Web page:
Responding to a national atmosphere in which more and more state legislatures have adopted laws restricting content in classrooms and even public libraries, the voting delegates at the United Church of Christ’s general synod adopted a resolution this month in support of educators and academic freedom.
The resolution comes at a time when state legislators and local boards have increased efforts to exert control over classrooms and libraries. While not speaking directly to the UCC resolution, The Intelligencer summarizes the situation the synod addressed:
Over the past three years, legislators in 28 states have passed at least 71 bills controlling what teachers and students can say and do at school. A wave of library purges, subject-matter restrictions, and potential legal threats against educators has followed.
Education has become an obsession on the political right, which now sees it as the central battlefield upon which this country’s future will be settled. Schoolhouses are being conscripted into a cataclysmic war in which no compromise is possible — in which a child in a red state will be discouraged from asking questions about sexual identity, or a professor will be barred from exploring the ways in which white supremacy has shaped America today…
The United Church’s news service reports that the United Church of Christ in New Brighton, Minn., sponsored the resolution supporting greater rather than less classroom freedom in conjunction with a number of other Minnesota congregations.
…Longtime career educator Jane Giles, a member of the Open and Affirming team at New Brighton, who helped draft it.
In addition to affirming teachers, the resolution also affirms parents and other adults as well as lifts up the work of students of all ages, Pryor explained in presenting the resolution for adoption.
“Relying on educators to make decisions in the best interest of all students consistent with research and best practice gave us pause,” said Pryor, explaining the addition of “peer-reviewed” due to an awareness that organizations designed to support public schools also are at risk of similar attacks.”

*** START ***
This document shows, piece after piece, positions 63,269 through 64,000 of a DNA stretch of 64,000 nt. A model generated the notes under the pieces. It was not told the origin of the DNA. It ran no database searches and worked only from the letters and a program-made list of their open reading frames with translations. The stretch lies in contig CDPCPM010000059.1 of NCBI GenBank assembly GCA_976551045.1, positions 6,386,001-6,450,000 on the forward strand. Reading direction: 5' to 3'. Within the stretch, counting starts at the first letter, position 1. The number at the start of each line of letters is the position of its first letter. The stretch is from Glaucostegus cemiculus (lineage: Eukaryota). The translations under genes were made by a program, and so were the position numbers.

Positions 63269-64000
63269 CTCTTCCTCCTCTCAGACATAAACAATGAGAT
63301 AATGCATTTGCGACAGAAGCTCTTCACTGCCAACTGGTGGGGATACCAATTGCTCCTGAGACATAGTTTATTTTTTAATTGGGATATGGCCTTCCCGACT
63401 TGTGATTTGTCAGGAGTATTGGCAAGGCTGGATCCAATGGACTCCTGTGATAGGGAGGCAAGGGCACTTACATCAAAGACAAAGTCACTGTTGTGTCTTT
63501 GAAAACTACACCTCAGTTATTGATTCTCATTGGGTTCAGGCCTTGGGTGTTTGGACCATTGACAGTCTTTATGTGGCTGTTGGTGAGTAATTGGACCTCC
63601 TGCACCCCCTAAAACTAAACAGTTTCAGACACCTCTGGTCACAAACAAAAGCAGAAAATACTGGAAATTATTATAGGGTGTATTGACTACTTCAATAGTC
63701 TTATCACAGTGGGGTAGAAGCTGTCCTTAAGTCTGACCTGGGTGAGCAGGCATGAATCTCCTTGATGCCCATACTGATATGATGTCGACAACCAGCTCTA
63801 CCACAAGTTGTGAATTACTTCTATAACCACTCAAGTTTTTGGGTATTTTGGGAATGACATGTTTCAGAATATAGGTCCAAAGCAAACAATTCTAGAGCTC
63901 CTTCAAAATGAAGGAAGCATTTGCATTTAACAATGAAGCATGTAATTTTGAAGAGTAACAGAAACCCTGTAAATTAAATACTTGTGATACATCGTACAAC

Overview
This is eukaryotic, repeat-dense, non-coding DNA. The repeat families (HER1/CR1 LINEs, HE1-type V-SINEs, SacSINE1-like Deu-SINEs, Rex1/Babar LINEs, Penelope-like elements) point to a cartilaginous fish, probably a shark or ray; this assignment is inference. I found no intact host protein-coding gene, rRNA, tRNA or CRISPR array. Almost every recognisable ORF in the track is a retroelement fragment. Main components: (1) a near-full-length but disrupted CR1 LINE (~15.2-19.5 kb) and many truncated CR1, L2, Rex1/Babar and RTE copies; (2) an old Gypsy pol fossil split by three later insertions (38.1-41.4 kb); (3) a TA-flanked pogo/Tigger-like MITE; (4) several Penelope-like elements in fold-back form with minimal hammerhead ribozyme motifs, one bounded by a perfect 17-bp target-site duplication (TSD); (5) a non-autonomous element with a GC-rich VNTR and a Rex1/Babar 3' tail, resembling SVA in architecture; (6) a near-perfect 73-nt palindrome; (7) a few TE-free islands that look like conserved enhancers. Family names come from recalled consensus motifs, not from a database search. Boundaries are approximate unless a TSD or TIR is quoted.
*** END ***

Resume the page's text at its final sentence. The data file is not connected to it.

The resolution, which the church’s national assembly adopted 651-13 with four abstentions on July 3, notes that the denominations from which the UCC’s 1957 merger originated founded a number of colleges and universities, that the church “has claimed to be a thinking church as well as a feeling and believing church”, and that the UCC has a demonstrated commitment to oppressed and disenfranchised minorities. It continues:
WHEREAS students benefit greatly from the study of literature and art that addresses the full range of being human; and
WHEREAS proposals to ban discussions of sexual orientation and gender identity in schools send a profoundly negative message of non-acceptance to students whose romantic attraction does not conform to heteronormative assumptions, and to students who may be experiencing gender dysphoria or who have already realized that their real gender does not match that which was assigned at birth and by socialization;
THEREFORE, BE IT RESOLVED that the Thirty-Fourth General Synod of the United Church of Christ declares that it is vital for every person, of every race, skin color, culture, religion, language status, gender, sexual orientation, disability, income, and/or family background to be given an opportunity to see themselves and their neighbors represented, to access truthful information, and to learn from our past; and so that students are better equipped to advocate for, and to reach, their full potential as critical thinkers in school environments that continually strive for equity in all aspects of schooling, from academics and curriculum to extra-curricular activities and school culture;
BE IT FURTHER RESOLVED that the Thirty-Fourth General Synod of the United Church of Christ affirms support of our public education systems and educators, as well as academic freedom, and the right of educators to make decisions that are in the best interest of ALL students, consistent with peer-reviewed research and best practice…
The resolution continues by saying that evaluation of teaching methodologies and content is necessary to strengthen schools, “but harassment of teachers, administrators and school board members is harmful to them, to the schools and educational systems they represent, and most especially, to the students they serve.”
The document says that the UCC stands against efforts to “inflame the public with hateful rhetoric toward educators; to censor or ban what is taught in public school classrooms; to censor or ban books and media in school libraries; to deny the histories of oppression experienced by marginalized groups…and to impose burdensome disclosure mandates related to classroom lessons, assignments and activities.”
By adopting the resolution, the synod encouraged “all settings of the church” to use it when developing talking points for public presentations when addressing assemblies “where such matters are being dealt with, including state legislatures, local school boards, parent-teacher associations, ministerial associations, community groups, and the like.”
Photo: (Tima Miroshnichenko/PEXELS)